The developer actually proudly compared the new westend truck stop development to Four Corners. Do they not know that we who live here want a real economy like Whitefish instead of the real estate equivalent of a leaching strip mine like Bozeman or Belgrade?

What part did they not get last time?

There was even a hint at the Planning Commission meeting last Wednesday that, in order to do whatever the developers want, we would actually kowtow to them with our hard earned money and injecting an underpass into the same essential watershed. If we were smart we’d put an overpass instead where Northern Lights comes out of the Star Addition and save $10 million — but why make sense?

In addition, a truck stop complex would be a direct competition with an existing struggling local business almost adjacent as well as the three truck stops at exit 333. They even proposed a motel — as if the motels down at 333 were chopped liver.

It gets worse. Always watch the bait and switch. When we spent $1.2 million of our tax money to run water and sewer out to PFL, it was designated “light industrial.” Now they want to flip it to “highway commercial.”

When I was on the city commission, without my vote, the commission annexed the adjacent 43 acre, yes, that is 43 acres. They had talked about putting a Wal-Mart in there, which I adamantly opposed. The only reason it didn’t happen anyway was the general economic downturn. But this “highway commercial” could now become the Pandora’s Box opening still further massive, ill-planned development done, again without the radar of a representative democracy — just the boys getting together and deciding our fate.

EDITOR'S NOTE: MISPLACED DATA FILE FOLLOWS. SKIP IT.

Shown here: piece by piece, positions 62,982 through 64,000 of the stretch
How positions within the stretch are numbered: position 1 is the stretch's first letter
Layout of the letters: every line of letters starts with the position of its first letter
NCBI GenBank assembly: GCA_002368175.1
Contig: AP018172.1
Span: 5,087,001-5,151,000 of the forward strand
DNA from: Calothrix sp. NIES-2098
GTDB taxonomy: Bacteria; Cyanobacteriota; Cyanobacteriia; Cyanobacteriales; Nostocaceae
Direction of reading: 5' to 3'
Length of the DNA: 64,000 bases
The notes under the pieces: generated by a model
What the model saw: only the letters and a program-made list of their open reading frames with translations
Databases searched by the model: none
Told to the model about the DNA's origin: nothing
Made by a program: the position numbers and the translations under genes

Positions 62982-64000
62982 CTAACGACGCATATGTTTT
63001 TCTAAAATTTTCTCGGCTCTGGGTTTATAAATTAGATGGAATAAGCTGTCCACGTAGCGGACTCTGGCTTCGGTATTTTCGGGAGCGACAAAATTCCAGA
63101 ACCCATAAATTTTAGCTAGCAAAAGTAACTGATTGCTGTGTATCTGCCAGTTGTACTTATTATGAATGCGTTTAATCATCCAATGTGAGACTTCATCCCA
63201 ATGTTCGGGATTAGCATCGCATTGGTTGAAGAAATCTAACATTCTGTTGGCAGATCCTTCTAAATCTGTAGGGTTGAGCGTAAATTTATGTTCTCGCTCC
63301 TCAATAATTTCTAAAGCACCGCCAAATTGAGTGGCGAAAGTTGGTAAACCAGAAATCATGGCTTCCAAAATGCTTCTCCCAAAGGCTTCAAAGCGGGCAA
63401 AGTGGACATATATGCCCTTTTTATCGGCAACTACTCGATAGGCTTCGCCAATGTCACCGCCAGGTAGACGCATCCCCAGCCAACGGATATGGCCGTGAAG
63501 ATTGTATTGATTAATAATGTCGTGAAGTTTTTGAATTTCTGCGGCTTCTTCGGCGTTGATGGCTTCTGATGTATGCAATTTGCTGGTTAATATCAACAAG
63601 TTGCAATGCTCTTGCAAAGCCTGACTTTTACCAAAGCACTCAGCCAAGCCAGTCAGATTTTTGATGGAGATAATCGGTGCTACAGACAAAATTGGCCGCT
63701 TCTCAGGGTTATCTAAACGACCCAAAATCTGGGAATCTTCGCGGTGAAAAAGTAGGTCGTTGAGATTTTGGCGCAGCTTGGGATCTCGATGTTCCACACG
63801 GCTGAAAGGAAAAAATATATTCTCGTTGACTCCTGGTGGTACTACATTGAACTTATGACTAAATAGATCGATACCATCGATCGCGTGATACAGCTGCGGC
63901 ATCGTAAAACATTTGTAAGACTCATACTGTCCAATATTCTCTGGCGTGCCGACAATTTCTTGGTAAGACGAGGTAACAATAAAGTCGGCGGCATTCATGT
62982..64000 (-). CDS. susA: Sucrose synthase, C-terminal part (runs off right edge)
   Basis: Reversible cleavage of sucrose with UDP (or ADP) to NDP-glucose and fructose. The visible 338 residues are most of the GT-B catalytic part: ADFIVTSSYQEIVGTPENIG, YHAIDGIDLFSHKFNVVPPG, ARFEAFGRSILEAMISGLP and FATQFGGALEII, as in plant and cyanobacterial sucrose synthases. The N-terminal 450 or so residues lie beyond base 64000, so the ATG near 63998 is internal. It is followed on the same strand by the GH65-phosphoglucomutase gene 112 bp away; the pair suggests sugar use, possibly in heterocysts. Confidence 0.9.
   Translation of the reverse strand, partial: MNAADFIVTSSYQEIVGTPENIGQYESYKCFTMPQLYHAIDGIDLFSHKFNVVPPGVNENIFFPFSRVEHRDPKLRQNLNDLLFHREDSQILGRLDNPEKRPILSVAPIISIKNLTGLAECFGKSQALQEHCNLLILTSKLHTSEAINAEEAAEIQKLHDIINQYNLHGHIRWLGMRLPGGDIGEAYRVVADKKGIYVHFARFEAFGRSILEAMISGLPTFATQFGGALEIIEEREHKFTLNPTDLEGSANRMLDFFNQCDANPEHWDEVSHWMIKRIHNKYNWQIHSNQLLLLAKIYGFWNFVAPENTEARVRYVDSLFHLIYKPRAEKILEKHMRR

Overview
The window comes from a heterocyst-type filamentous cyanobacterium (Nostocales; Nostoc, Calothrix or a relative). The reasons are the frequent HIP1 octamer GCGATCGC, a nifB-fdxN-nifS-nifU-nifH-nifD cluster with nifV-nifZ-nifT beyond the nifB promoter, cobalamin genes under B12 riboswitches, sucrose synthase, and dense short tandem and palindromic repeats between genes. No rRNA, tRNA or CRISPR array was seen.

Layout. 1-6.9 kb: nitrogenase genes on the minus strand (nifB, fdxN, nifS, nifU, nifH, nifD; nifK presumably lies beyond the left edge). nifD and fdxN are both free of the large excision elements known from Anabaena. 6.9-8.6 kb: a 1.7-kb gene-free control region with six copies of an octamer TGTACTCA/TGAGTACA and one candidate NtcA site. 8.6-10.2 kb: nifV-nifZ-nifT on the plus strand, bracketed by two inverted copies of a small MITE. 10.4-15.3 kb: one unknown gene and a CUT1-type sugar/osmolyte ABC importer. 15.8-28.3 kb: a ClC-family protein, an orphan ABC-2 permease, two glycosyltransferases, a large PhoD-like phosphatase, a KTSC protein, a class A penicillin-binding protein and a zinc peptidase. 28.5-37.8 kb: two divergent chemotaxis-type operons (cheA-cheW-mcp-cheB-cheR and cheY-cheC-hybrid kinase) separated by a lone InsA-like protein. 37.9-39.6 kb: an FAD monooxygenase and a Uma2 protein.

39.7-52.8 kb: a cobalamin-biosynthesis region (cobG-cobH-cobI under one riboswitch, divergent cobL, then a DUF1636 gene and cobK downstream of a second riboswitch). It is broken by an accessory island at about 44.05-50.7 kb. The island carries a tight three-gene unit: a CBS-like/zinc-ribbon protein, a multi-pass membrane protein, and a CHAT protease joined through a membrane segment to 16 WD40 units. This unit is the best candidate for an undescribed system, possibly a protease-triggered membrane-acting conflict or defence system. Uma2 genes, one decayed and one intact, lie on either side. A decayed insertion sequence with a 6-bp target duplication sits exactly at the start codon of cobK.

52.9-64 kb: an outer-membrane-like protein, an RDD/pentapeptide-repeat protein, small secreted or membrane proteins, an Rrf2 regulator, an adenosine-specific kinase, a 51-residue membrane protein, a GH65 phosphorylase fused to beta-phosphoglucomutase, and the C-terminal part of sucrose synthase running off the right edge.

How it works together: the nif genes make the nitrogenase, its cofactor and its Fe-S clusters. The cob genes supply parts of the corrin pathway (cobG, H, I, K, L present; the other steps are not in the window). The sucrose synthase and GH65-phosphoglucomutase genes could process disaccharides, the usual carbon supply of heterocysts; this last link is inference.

You might ask, “How can they do this? We have a growth policy to prevent it. A majority of the population who love our ‘real town” do not want this. What about the will of the people?”

A viable growth policy is the only place the people get anything like a real say in what they want their town to be.

We had a pretty bad growth policy, and it also had to be updated by law. The city manager and one city planner “updated” it, all right.

A public hearing was held in August of 2017 and there was one person attending — ironically, me. And they didn’t care to try again and get real input. They did exactly what they wanted. And the city commission, not really understanding the situation, rubber stamped it.

The result is that our planning decisions will get decided by the city manager, the public works director and the developer.

So all the city manager, the Public Works director and the developer have to do is meet privately, make their “plan,” and pop a last-minute surprise change in zoning — and our poor town has to fight yet another boondoggle that makes absolutely no sense and would make even Boze Angeles stare at us and say, “Dude...” They either don’t get it, or worse, they understand perfectly.

Step up to the plate. We are potentially six months out of having an actual, viable growth policy. Attend the Planning Commission hearing on Wednesday and urge them to deny any consideration to the proposed west-end commercial development and to put a moratorium on all zoning proposals and development for the six months while we create an actual growth policy. They’re not working to get your input, which means you have to take it to them. Some of us will work our tails off to have enough input from the public to create a growth policy that reflects the vision of not the Bozeman developers, but real Livingstonians who live with the aftermath and have a true sense of the community we love.

We have a real shot at being a place to be proud of, and Wednesday is the time to say it. We don’t want lawsuits, but if the city caves and fails to do the right thing this week, it could become inevitable.

We will not let our dreams for our town die. The right way is working together, as we have worked so hard to do in the past, through a good growth policy and vigilance, creating a sane and intelligent community and economy with a life and identity of its own.

Patricia Grabow